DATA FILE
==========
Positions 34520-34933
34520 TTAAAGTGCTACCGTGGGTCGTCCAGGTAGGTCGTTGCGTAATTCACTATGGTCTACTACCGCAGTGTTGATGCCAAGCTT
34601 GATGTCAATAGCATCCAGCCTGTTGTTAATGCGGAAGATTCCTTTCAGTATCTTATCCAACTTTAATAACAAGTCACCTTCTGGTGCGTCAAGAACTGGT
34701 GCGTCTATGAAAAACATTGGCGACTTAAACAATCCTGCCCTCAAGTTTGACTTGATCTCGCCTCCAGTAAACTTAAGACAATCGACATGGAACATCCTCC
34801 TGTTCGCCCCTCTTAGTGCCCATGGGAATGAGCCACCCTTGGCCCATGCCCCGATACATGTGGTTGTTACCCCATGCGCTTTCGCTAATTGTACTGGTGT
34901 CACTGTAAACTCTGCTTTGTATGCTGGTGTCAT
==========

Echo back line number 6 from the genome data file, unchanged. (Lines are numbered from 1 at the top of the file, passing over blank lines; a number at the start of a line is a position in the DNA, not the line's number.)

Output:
34901 CACTGTAAACTCTGCTTTGTATGCTGGTGTCAT